A panel tasked with uncovering the truth about human rights violations under Tunisia's autocratic rulers before its 2011 revolution said Friday it has received 65,000 complaints.
The Truth and Dignity Commission has tracked abuses committed between July 1955 – just a year before Tunisia gained its independence from France – and December 2013 when the fact-finding body was set up.
The period effectively covers the rules of prime ministers Habib Bourguiba, that of his successor Zine El Abidine Ben Ali ousted in the 2011 uprising, and the first post-revolutionary governments.
Commission head Sihem Bensedrine told a news conference they had received a slew of complaints including of "torture… arbitrary detentions… physical abuse… violations of freedom of speech".
Some plaintiffs charged that they had been denied the right to work while others said they had been prevented from getting a fair trial.
"The violation of freedom of expression is almost always there," said Bensedrine.
She added the plaintiffs came from all walks of life, including Islamists heavily repressed under Ben Ali, opposition parties, activists, non-governmental organizations and union members.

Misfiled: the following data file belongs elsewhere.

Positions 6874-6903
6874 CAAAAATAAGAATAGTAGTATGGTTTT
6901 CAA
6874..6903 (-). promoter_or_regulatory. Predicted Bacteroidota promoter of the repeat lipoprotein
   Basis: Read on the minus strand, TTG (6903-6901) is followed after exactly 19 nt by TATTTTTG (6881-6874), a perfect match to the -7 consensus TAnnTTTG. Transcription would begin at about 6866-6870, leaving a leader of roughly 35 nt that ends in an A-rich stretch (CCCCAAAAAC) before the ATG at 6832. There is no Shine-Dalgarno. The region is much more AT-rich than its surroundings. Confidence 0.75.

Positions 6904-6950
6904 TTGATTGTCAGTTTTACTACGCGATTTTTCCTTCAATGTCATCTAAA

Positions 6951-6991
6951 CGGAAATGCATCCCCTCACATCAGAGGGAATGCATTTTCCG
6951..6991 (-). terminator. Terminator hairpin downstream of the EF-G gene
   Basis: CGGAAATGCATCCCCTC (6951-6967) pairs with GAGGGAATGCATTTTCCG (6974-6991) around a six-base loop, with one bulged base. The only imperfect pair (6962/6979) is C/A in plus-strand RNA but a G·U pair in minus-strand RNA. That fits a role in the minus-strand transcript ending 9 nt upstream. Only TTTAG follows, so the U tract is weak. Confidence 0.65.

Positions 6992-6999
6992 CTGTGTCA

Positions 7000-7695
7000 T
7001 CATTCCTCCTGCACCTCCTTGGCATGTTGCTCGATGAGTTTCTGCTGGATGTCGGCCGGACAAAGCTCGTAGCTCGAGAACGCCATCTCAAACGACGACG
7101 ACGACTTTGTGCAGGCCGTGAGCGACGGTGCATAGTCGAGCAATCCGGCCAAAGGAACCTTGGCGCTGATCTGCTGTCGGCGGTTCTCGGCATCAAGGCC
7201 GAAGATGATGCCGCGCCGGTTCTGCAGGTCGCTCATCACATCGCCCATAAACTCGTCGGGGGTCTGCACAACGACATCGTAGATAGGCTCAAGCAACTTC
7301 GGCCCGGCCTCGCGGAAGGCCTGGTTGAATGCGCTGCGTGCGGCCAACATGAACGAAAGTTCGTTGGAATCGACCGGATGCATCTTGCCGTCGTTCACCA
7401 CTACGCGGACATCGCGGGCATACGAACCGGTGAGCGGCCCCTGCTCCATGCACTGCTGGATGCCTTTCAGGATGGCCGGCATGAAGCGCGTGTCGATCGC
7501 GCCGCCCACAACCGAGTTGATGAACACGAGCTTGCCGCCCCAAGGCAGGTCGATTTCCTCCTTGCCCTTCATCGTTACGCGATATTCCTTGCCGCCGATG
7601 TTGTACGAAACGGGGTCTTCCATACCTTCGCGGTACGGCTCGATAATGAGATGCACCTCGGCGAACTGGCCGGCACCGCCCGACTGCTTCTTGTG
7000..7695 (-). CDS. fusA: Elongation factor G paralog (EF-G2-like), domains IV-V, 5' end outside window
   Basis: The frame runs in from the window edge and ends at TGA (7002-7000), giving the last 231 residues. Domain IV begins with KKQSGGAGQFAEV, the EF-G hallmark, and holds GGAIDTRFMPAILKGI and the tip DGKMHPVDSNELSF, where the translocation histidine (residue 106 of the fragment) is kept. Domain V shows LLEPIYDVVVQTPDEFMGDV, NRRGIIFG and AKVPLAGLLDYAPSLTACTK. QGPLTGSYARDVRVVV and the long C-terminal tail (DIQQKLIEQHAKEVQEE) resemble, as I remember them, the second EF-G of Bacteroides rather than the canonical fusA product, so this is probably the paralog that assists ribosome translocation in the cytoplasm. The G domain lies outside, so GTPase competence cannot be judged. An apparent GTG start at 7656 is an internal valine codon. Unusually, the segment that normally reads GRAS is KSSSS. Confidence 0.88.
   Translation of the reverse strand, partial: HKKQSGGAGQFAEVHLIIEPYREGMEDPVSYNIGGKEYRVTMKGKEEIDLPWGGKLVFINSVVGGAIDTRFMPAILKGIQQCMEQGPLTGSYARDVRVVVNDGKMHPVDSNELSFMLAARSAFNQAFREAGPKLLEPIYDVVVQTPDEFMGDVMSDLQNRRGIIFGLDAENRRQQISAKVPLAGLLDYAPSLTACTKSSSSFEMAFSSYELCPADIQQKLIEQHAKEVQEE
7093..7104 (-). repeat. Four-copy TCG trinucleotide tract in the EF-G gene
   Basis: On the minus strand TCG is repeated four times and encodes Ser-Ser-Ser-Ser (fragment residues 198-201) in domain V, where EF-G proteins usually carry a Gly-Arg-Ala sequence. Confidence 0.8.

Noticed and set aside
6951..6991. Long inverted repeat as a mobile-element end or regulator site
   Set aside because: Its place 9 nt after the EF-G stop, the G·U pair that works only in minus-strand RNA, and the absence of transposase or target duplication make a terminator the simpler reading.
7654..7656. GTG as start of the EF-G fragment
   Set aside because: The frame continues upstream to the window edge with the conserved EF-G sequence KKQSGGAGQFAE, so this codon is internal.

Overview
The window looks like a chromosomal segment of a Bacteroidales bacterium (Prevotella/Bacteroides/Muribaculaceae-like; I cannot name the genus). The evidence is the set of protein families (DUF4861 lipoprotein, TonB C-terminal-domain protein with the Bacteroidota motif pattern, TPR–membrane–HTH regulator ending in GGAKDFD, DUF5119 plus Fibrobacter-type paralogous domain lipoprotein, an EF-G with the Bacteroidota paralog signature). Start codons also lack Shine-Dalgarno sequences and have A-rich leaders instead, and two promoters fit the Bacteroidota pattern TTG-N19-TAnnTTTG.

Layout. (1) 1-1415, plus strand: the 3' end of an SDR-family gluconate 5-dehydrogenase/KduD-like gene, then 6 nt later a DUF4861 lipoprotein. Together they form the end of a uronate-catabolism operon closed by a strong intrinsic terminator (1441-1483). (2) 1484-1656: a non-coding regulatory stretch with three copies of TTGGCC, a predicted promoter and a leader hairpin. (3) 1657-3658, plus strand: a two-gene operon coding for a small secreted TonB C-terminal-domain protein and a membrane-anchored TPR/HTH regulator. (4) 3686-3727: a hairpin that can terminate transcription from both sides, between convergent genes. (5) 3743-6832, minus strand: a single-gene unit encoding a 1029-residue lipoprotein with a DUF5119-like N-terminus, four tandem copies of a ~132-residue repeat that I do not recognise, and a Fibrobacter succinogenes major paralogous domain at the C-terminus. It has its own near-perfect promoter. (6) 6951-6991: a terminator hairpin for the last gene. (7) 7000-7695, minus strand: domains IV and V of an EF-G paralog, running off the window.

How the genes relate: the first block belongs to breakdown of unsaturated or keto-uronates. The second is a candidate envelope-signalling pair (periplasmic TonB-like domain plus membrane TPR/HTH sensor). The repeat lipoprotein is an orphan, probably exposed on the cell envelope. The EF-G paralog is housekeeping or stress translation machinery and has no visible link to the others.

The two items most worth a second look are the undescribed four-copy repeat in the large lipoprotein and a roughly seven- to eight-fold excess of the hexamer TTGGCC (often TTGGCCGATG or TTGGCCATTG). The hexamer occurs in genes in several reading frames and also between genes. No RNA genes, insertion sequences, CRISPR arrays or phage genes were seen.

A total of 13,000 women were among those who filed complaints, she said.
Members of the Amazigh Berber minority and Tunisia's Jewish community also filed complaints claiming religious, cultural or ethnic discrimination, she said.
The commission, which has full access to state archives, aims to identify those responsible for abuses, make them accountable and to rehabilitate and compensate victims.
Its remit covers violations of human rights — notably voluntary homicide, rape, extrajudicial executions and torture — by "state bodies, groups or individuals acting in its name or under its protection".
The commission, comprising human rights activists and representatives of victim groups, was one of the first bodies set up under a Transitional Justice Law passed in 2013.
Tunisia has continued to suffer from political instability even after the fall of Ben Ali, who fled to Saudi Arabia with his wife during the mass uprising against his regime in January 2011, and was subsequently sentenced twice to life in prison for presiding over the bloody crackdown on the uprising that eventually unseated him and ignited the Arab Spring.
The Islamist party Ennahda won the first democratic elections in Tunisia, but was forced to give up power after being accused by the opposition of seeking to entrench itself in power.
(Arutz Sheva’s North American desk is keeping you updated until the start of Shabbat in New York. The time posted automatically on all Arutz Sheva articles, however, is Israeli time.)